“Students across races, places, and genders prove every day that they can do great things, especially when there are strong Title IX protections in place, which is why the Biden Administration’s updates to the Title IX rules are essential to ensure every student can thrive at school,” said Rahaman.

The new rule is slated to take effect on Aug. 1 and will apply to complaints of alleged conduct that occurs on or after that date, according to the Department of Education. 


While the ruling protects students and employees from all sex-based harassment and discrimination, it will also impact LGBTQ+ students and employees, including providing complete protection from sex-based harassment and prohibiting schools from sharing personal information.

Schools must act “promptly and effectively” to protect and treat all students and staff who make complaints “equitably.” Schools must also provide support measures to complainants and respondents, and act to end any sex discrimination in their programs and prevent any recurrence.

The rule further clarifies the definition of “sex-based harassment,” which means to treat someone unfairly because of their gender; and the scope of sex discrimination, including schools’ obligations not to discriminate based on sex stereotypes, sex characteristics, pregnancy or related conditions, sexual orientation, and gender identity.

The federal agency said the changes will empower and support students and families by requiring schools to disclose their nondiscrimination policies and procedures to all students, employees, and other participants in their education programs so that students and families understand their rights.  

The final rule also protects against retaliation for students, employees, and others who exercise their Title IX rights, and supports the rights of parents and guardians to act on behalf of their elementary school and secondary school children. 

The rule also protects student privacy by prohibiting schools from disclosing personally identifiable information with limited exceptions, which is something the Youngkin administration has opposed. 

Advocates say one of the rights students should have is the power to decide who finds out about their transgender status, to protect them from being bullied or harassed.

Virginia policies

In 2021, the first model policies for transgender students were designed under former Gov. Ralph Northam to provide school officials guidance on the treatment of transgender and nonbinary students and to protect the privacy and rights of these students.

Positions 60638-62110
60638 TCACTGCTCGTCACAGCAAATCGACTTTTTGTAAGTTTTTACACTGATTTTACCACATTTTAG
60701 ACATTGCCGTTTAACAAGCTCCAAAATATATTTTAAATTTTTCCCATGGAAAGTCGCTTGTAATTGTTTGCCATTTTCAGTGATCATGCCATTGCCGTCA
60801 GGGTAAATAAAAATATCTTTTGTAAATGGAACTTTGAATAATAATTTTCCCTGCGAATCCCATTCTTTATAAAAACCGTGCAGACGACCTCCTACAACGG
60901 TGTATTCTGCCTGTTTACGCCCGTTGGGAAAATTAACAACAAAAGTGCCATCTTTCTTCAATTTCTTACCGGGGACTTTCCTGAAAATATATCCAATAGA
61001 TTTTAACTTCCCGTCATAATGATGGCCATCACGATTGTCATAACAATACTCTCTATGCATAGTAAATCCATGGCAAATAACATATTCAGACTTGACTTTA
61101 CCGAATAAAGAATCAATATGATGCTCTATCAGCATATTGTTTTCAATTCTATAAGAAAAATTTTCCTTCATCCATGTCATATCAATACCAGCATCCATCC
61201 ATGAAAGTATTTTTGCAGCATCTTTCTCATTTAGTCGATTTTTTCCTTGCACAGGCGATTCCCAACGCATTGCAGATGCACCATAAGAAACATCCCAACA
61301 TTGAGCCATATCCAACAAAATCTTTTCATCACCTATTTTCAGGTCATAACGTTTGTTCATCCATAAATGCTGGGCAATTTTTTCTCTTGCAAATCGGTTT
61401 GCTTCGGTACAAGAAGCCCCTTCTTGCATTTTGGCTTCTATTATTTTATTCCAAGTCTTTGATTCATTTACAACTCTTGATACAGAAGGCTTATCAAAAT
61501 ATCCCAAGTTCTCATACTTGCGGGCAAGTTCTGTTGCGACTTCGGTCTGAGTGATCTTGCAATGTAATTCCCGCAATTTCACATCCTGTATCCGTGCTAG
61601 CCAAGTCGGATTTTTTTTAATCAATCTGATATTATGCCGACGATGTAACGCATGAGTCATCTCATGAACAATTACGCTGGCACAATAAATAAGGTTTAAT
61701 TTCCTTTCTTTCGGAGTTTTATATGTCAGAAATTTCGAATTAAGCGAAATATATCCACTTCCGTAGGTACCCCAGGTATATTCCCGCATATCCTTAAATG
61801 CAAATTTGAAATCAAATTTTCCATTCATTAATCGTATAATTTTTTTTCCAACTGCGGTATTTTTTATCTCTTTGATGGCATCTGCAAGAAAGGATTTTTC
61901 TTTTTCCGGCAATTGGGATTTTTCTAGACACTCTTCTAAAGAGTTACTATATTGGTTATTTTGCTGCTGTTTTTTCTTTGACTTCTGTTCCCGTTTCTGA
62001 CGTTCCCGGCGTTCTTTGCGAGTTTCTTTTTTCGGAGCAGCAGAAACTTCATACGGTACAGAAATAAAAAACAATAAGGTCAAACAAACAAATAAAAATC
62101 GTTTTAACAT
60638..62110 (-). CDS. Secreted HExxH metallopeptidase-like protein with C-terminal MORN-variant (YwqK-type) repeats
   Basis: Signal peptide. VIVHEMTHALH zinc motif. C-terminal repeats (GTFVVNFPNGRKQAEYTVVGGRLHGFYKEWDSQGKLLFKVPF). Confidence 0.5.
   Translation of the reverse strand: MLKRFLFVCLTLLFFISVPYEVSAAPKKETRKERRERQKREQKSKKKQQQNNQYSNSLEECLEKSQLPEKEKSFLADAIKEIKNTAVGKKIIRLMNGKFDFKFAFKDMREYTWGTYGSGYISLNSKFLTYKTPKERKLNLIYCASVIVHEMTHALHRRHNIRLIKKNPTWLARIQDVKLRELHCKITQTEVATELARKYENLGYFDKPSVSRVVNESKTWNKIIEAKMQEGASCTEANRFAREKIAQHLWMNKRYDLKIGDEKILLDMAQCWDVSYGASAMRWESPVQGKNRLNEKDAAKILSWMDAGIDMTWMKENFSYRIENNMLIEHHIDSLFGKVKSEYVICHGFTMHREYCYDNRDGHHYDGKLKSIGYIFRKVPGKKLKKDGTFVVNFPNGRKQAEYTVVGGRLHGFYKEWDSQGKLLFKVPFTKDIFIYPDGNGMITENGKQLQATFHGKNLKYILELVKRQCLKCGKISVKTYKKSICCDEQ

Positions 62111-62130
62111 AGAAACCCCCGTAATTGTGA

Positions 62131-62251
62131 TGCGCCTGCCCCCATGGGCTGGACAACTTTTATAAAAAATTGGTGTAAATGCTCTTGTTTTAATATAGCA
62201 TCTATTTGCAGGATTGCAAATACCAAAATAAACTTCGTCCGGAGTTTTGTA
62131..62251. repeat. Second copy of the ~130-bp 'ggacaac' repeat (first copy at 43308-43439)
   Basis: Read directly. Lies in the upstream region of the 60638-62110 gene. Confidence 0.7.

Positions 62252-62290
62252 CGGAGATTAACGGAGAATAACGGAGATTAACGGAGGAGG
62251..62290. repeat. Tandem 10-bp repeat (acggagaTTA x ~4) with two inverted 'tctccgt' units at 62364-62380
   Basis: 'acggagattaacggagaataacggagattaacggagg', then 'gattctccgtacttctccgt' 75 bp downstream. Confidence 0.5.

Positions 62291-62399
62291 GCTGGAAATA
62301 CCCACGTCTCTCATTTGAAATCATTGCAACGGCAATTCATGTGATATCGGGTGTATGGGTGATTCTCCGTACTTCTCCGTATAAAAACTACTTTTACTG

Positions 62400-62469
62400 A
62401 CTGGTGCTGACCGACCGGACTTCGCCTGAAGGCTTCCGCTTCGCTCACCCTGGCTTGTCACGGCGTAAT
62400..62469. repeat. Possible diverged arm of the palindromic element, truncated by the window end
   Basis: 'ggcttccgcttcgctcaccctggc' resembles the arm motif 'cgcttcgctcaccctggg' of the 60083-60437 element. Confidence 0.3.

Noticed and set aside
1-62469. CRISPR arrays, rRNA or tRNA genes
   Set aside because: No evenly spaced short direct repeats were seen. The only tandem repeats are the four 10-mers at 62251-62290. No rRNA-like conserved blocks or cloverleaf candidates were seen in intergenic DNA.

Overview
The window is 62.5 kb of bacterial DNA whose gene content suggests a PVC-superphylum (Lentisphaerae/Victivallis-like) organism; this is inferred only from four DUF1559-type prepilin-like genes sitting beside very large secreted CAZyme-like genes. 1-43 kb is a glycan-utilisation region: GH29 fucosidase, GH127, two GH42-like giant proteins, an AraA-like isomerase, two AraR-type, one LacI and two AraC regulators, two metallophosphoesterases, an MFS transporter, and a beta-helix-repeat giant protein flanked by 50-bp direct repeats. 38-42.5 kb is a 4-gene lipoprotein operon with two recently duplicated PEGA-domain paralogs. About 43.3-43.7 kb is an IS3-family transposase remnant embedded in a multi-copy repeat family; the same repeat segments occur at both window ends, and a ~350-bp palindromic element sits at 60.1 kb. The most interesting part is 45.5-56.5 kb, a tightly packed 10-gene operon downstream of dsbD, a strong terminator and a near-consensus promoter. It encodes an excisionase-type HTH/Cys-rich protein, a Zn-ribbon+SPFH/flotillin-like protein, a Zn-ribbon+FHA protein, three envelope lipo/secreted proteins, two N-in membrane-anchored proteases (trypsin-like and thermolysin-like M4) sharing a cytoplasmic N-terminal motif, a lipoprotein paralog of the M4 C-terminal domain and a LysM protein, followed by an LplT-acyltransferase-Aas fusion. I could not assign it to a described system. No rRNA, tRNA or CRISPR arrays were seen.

However, some schools declined to adopt the model policies, and the state law that led to them lacked enforcement incentives or penalties.

The current policies adopted by the Youngkin administration were revised to require parental approval for any changes to students’ “names, nicknames, and/or pronouns,” direct schools to keep parents “informed about their children’s well-being” and require that student participation in activities and athletics and use of bathrooms be based on sex, “except to the extent that federal law otherwise requires.” 

Virginia schools have also not fully adopted the newly revised policies, and state law has not changed since the policies were overhauled in 2023.

The Virginia Department of Education faces two lawsuits over the policies adopted by the Youngkin administration.

“All Virginia students, including our transgender and non-binary students deserve to feel safe and welcomed at schools,” said Wyatt Rolla, a senior transgender rights attorney with the ACLU of Virginia. “Accessing restrooms, locker rooms and other facilities that are necessary when you are at school learning is a key part of our schools being inclusive of those transgender [and] non binary students that are part of our community.”

Athletics not included

The provisions under the new Title IX rule did not mention anything about requiring schools to allow transgender students to play on teams that align with their gender identity. Virginia has taken its own shot at banning transgender athletes from competing in sports through legislation.

In February, the Youngkin administration attempted to challenge the Virginia High School League’s policy on transgender athletes, the Daily Progress reported. 

The proposed policy would have matched with the administration’s current policies that students should be placed on teams based on their biological sex rather than their gender identity.

The Virginia High School League, which oversees interscholastic athletic competition for Virginia’s public high schools, allows for transgender athletes to participate on teams that match their gender identity, but under certain conditions.

Simultaneously, lawmakers in the Virginia General Assembly controlled by Democrats killed bills, including Senate Bill 68, during the previous session that would have essentially banned transgender students from competing in sports.

Sen. Tammy Brankley Mulchi, R-Mecklenburg, who carried Senate Bill 723, said students like her 6-year-old granddaughter should have a choice to play with their own gender during a Feb. 1 Senate Education subcommittee hearing.

Mulchi’s bill would have required schools and colleges to have separate sports for boys and girls based on their biological sex. Any dispute would require a note from a doctor.

“If she [my granddaughter] wants to play an all-girl sport, I want her to play against girls that were born girls and not play against someone that is much stronger than her or can hurt her and take away her chances of a scholarship,” Mulchi said.